1. Can “the kids” take the next step forward?
How long has this question loomed over the Red Wings? Since Nicklas Lidstrom retired? It seems that’s about right. The Red Wings have been a team in transition ever since the 2012-2013 season, their first without Lidstrom on the blueline. In that time, we’ve seen quite a few former “kids” establish themselves as core players on this team. Gustav Nyquist and Tomas Tatar have lead the team in goals. Riley Sheahan has proven his worth as a middle-six forward. Brendan Smith, Danny DeKeyser and Alexey Marchenko have become vital parts of the team’s defense. And Petr Mrazek has become the team’s #1 goaltender (more about him later).
This year each of those aforementioned players, and the next group of kids, will be called upon heavily. Pavel Datsyuk left for Russia this summer. Henrik Zetterberg admitted he’s run out of gas the last two years and even said he’d be open to a reduction in icetime. Niklas Kronwall is probably going to miss the start of the year as he continues to battle injuries. You obviously can’t replace a healthy Datsyuk, Zetterberg and Kronwall with just three individual players. But doing so by committee with the abundance of youth the Red Wings have might work. This is no longer the Eurotwins’ team. And while the keys to the kingdom haven’t been passed in their entirety, that day is fast approaching. The difference between extending the streak and missing the playoffs won’t be Zetterberg or Kronwall’s play. It’s going to come down to the contribution of the youth.
Can the next group of young guns establish themselves as NHL players? Dylan Larkin’s already done so, but what kind of sophomore campaign will he have? Can Andreas Athanasiou and Anthony Mantha earn time in Detroit among a crowded forward group? What can Nick Jensen, Xavier Ouellet or Ryan Sproul bring to the team now that they’re waiver-eligible? Can Tomas Jurco and Teemu Pulkkinen resurrect their careers? And what might the Wings get out of Martin Frk, Tyler Bertuzzi and Tomas Nosek? They each present intriguing options up front too.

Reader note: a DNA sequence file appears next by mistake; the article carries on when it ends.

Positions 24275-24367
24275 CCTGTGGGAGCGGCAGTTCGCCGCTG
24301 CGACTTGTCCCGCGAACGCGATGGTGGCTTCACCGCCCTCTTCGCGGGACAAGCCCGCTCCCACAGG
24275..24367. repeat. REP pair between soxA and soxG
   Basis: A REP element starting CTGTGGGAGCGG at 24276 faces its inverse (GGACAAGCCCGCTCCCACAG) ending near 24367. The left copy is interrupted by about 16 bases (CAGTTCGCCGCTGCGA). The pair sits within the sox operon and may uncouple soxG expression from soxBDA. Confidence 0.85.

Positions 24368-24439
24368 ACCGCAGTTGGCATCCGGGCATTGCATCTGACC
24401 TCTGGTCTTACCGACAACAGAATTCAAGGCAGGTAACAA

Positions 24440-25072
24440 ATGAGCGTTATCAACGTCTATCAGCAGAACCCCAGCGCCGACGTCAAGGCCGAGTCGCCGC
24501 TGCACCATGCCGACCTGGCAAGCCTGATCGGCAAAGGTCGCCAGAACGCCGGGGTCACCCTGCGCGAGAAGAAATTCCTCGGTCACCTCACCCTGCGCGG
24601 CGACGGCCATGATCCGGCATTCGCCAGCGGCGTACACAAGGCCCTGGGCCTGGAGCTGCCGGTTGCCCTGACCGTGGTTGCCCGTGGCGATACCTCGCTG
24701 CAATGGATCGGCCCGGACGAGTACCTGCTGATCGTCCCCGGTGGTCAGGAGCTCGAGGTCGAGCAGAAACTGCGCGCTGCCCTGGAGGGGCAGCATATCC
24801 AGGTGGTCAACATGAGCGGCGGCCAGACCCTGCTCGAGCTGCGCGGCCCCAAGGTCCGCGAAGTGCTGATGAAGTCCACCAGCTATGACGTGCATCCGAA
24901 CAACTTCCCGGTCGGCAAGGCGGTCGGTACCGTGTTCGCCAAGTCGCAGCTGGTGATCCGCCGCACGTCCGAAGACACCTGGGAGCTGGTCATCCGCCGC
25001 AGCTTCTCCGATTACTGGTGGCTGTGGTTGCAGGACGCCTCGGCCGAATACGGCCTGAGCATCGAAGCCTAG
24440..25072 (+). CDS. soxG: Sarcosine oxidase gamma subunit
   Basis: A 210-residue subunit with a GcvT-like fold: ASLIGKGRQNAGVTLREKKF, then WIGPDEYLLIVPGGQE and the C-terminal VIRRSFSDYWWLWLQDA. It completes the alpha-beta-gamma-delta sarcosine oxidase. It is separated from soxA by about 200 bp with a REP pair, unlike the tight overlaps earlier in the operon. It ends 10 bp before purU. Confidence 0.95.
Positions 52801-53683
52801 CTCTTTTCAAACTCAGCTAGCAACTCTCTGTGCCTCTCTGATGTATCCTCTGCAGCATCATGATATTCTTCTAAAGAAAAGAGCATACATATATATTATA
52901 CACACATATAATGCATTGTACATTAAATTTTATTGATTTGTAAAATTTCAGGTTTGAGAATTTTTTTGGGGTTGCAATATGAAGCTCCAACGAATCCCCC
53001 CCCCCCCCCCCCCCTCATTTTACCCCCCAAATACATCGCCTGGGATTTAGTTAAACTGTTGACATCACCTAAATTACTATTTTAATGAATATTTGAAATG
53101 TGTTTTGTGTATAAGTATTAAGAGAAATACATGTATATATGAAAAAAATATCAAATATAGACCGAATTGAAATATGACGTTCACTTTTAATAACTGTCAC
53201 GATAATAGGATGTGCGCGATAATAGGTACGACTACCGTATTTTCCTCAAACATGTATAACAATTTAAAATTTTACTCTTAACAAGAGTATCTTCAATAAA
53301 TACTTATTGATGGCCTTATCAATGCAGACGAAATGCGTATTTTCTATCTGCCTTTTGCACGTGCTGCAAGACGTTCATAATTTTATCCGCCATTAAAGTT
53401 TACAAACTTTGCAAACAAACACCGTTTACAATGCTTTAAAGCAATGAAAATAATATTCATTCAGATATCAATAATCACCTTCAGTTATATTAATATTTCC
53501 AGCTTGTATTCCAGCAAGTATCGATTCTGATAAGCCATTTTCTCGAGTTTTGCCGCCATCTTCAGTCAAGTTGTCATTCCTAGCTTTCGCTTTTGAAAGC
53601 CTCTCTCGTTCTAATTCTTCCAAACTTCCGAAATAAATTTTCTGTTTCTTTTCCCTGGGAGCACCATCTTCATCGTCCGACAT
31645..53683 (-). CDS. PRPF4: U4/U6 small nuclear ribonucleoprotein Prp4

And what about the last group of kids? They’re all core players on this team, do they have what it takes to be the core players of a competitive playoff team? Could a simple increase in icetime get Nyquist and Tatar back up to roughly 30 goal seasons? Can DeKeyser shoulder the burden of being the team’s workhorse defenseman? What can we reasonably expect from Marchenko and Smith this season? Where will Sheahan play in the lineup?
There’s no lack of options for Jeff Blashill and Ken Holland with this roster. But at the same time, there’s no lack of questions either.
2. Is Petr Mrazek the real deal?
Speaking of the last group of kids, it’s not entirely clear what we can expect from Petr Mrazek this year. Last season he tore the league apart until February and then fell off a cliff from there on out. It wasn’t until Game 3 in the first round of the playoffs that he got his form back. That’s pretty disconcerting, especially if he’s supposed to be the team’s #1 goalie with his new 2-year, $8M contract extension. The Red Wings aren’t a team that can afford to spend $9.3M on their goaltenders and not receive a stellar performance in return.
The concern is Mrazek’s Vezina-worthy stretch was a fluke and he’s really not much of a better goalie than what Jimmy Howard currently is. The hope is he proves he can be an elite goalie in the NHL and dismisses last season’s slump as a consequence of an injury or some sort of voodoo.
3. What can we expect from the coaching staff?
When Jeff Blashill was announced as the Red Wings’ head coach last summer it was met with jubilee from Red Wings fans everywhere. Mike Babcock’s low event style of play seemed to be holding some players back from achieving their full potential, and I think everyone can agree it was time for a change behind the bench. I, for one, was anxious for Jeff Blashill to fully implement his system which uses a lot more speed, especially from the defense.
Fast forward a few weeks into the 2015-16 season and Blashill must have realized he didn’t have the necessary personnel to play a wide open style like he prefers. Although it is hard to implement a system that uses mobile defensemen when Kronwall (who has been marred by injury), Jonathan Ericsson (who has serious mobility problems with his hip) and Kyle Quincey (who is just not a great skater) are regular members of your lineup. The Wings went back to the low event system which wore out its welcome under Babcock, and that was that.
Jeff Blashill made a number of puzzling roster decisions last year, but I’d be willing to bet most of them were connected to the system the Wings were forced to play in order to succeed. For that reason, I’ve given Blashill somewhat of a pass. He didn’t have the players to play his system so he went back to what’s kept the Wings alive since 2012. This year, the hope is that things will be different.
Will Blashill be able to implement his system in its entirety? And how will he handle the team if he faces the same problems as last year? Will he take control of the team and play his game, even if it means the Wings might miss the postseason? And what about special teams? Will the powerplay under John Torchetti improve? What should we expect from Doug Houda with the penalty kill? The head coach is the biggest question mark, but don’t overlook what happens with his new assistants.